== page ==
The Scholar Rescue Fund is distributed by the IEE: The International Institute of Education. It’s the same institute giving the Fulbright. I think they are mostly known for that. It’s a competitive process. You first have to explain why you need to be “rescued”. When we first lost our jobs, there were also these academics from Turkey who were petitioners of the “peace petition”. I was like: But I’m not at risk here in Turkey, as they are, because I didn’t have personal investigations, right? So, I was like: Oh, we cannot apply to it. And even if we apply, they wouldn’t grant it to us, because we are not at risk or something like that. But the colleague of mine encouraged me to apply to the scholar rescue fund because we lost our jobs because of the political situation, and we were not able to find another job because of the political situation… […] There were thousands of people applying to it, not counting Syrian colleagues and the later the colleagues from Afghanistan.

Around the time I arrived in the US, they were establishing the New University in Exile Consortium. So, a couple of months after I arrived, someone from the global office at my host university reached out to me and informed me about the New University in Exile Consortium. And I was hesitant at the beginning because I don’t think I’m in exile technically. I’m not technically or legally a refugee. And if my scholarship is not extended another year, it means that in a couple of months I will be back in Turkey… […]  We’ are not only like refugees from the countries, we are not displaced, uprooted from the country, but we are also on exile in our institutions. I still don’t know many people in my department. They also don’t know me because it’s not only us thinking that only we might be here for a short time. They’re also treating us like visitors…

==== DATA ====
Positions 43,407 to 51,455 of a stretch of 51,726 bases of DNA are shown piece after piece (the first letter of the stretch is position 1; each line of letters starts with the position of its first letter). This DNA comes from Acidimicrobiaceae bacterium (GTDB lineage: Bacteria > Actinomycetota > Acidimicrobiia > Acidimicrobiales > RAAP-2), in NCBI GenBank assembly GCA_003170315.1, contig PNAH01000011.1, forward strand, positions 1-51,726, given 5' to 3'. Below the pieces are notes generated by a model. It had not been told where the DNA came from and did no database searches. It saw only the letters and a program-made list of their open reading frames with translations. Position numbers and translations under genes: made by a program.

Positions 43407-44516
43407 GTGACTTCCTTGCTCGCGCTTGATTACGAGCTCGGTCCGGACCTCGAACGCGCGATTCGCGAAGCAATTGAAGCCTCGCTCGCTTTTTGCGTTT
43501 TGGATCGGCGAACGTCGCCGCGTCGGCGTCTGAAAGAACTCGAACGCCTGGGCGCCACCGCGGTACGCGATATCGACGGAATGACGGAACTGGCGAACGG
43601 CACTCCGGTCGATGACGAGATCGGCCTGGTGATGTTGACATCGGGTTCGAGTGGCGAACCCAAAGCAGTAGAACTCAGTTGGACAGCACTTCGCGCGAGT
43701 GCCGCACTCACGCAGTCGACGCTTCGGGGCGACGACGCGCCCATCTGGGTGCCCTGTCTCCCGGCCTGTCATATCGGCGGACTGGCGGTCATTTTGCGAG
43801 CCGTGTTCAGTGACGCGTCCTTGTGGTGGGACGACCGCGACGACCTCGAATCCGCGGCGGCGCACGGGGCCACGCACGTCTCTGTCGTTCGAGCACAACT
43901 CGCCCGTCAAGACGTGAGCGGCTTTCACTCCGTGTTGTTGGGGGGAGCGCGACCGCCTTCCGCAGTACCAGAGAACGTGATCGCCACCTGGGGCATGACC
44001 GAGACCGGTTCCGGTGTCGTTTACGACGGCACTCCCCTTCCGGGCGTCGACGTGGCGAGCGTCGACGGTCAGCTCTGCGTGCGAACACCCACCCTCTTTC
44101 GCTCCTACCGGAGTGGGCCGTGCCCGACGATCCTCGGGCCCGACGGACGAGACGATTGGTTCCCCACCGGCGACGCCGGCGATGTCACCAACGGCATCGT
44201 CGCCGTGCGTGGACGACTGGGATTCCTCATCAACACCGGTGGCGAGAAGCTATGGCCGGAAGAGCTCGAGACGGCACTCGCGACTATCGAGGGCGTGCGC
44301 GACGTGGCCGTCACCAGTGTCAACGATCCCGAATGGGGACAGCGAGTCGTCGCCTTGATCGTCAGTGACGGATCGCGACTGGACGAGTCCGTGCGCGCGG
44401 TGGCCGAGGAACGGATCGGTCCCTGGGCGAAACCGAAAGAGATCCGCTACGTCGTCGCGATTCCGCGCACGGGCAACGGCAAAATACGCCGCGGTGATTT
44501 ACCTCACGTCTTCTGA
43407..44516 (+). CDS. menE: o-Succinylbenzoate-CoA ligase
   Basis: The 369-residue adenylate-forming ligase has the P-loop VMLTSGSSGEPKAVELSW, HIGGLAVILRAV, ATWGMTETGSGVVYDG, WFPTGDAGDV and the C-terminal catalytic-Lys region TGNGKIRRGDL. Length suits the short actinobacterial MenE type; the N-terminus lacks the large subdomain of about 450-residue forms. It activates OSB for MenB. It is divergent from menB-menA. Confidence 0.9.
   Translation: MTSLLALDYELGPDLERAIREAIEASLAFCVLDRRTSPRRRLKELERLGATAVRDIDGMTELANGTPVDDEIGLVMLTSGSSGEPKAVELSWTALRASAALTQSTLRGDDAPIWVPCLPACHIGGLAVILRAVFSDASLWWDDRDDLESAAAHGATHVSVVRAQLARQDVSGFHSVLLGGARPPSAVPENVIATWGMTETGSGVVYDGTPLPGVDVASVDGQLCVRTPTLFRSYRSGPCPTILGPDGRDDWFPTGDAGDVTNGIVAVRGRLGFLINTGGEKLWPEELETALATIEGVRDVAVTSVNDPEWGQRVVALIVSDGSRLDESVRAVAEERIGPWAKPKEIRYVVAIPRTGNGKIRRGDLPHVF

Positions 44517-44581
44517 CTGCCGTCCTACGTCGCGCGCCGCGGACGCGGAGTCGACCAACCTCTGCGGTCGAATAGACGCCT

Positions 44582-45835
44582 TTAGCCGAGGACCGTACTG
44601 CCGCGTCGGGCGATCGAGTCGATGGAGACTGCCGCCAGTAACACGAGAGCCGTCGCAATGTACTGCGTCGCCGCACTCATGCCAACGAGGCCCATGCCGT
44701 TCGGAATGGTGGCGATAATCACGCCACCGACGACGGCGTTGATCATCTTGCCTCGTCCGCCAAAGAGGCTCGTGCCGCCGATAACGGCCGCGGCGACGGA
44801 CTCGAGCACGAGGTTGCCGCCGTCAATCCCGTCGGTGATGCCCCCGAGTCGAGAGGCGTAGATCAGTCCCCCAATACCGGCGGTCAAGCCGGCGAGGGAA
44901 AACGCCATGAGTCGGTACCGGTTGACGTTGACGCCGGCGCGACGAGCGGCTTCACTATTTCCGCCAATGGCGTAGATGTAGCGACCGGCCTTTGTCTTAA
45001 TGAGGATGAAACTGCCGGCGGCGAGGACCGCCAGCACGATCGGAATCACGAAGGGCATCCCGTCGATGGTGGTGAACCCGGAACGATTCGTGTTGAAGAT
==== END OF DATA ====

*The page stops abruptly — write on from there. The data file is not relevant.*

Do you meet weekly in this New School Exile Consortium?

Yes, we meet via Zoom. When I joined them, I think it was like early 2019, the group was still new, and we met on a weekly basis. Each person was telling his personal story. How they lost their job, why they had to flee, what’s the story behind it. And there we are also sharing our academic interests, make our presentation on whatever work we’re conducting… […] Every year there is another professor who is taking up the leading role in the seminar. It’s kind of straight around their interests as well, I would say. For example, in the second year they chose some topics, especially around like being a refugee and exilee. We were reading some texts and then discussing them instead of people presenting their own work. At some point we try to have like seminars on writing an autobiography, because some people in the group are interested in this, including me… […] We had some guests speakers. But they also asked some of us to present our own work. It was also kind of like an academic workshop thing too […]